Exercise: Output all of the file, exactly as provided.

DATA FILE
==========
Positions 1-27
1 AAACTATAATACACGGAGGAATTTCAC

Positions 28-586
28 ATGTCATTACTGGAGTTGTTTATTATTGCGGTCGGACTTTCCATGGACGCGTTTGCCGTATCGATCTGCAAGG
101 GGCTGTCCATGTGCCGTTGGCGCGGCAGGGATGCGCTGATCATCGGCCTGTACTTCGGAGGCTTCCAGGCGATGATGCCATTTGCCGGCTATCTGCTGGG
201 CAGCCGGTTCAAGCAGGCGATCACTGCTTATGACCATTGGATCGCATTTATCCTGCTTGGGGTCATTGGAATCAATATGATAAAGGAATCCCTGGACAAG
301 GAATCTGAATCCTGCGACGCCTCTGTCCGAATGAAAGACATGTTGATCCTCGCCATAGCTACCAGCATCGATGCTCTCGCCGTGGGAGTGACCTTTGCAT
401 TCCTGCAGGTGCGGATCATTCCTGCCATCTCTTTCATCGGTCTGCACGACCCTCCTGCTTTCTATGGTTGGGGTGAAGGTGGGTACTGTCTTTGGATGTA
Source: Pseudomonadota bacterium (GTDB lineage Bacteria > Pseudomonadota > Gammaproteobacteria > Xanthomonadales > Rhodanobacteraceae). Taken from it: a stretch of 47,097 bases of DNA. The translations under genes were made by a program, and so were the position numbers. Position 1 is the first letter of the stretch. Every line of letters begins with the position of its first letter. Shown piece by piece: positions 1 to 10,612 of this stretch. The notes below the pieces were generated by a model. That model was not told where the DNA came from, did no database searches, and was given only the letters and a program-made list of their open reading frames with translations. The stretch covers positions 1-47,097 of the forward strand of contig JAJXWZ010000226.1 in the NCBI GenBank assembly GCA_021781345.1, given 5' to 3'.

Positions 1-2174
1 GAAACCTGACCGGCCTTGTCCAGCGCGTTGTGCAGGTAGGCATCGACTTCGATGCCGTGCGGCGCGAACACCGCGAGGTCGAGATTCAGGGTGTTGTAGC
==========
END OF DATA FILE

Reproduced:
Positions 1-27
1 AAACTATAATACACGGAGGAATTTCAC

Positions 28-586
28 ATGTCATTACTGGAGTTGTTTATTATTGCGGTCGGACTTTCCATGGACGCGTTTGCCGTATCGATCTGCAAGG
101 GGCTGTCCATGTGCCGTTGGCGCGGCAGGGATGCGCTGATCATCGGCCTGTACTTCGGAGGCTTCCAGGCGATGATGCCATTTGCCGGCTATCTGCTGGG
201 CAGCCGGTTCAAGCAGGCGATCACTGCTTATGACCATTGGATCGCATTTATCCTGCTTGGGGTCATTGGAATCAATATGATAAAGGAATCCCTGGACAAG
301 GAATCTGAATCCTGCGACGCCTCTGTCCGAATGAAAGACATGTTGATCCTCGCCATAGCTACCAGCATCGATGCTCTCGCCGTGGGAGTGACCTTTGCAT
401 TCCTGCAGGTGCGGATCATTCCTGCCATCTCTTTCATCGGTCTGCACGACCCTCCTGCTTTCTATGGTTGGGGTGAAGGTGGGTACTGTCTTTGGATGTA
Source: Pseudomonadota bacterium (GTDB lineage Bacteria > Pseudomonadota > Gammaproteobacteria > Xanthomonadales > Rhodanobacteraceae). Taken from it: a stretch of 47,097 bases of DNA. The translations under genes were made by a program, and so were the position numbers. Position 1 is the first letter of the stretch. Every line of letters begins with the position of its first letter. Shown piece by piece: positions 1 to 10,612 of this stretch. The notes below the pieces were generated by a model. That model was not told where the DNA came from, did no database searches, and was given only the letters and a program-made list of their open reading frames with translations. The stretch covers positions 1-47,097 of the forward strand of contig JAJXWZ010000226.1 in the NCBI GenBank assembly GCA_021781345.1, given 5' to 3'.

Positions 1-2174
1 GAAACCTGACCGGCCTTGTCCAGCGCGTTGTGCAGGTAGGCATCGACTTCGATGCCGTGCGGCGCGAACACCGCGAGGTCGAGATTCAGGGTGTTGTAGC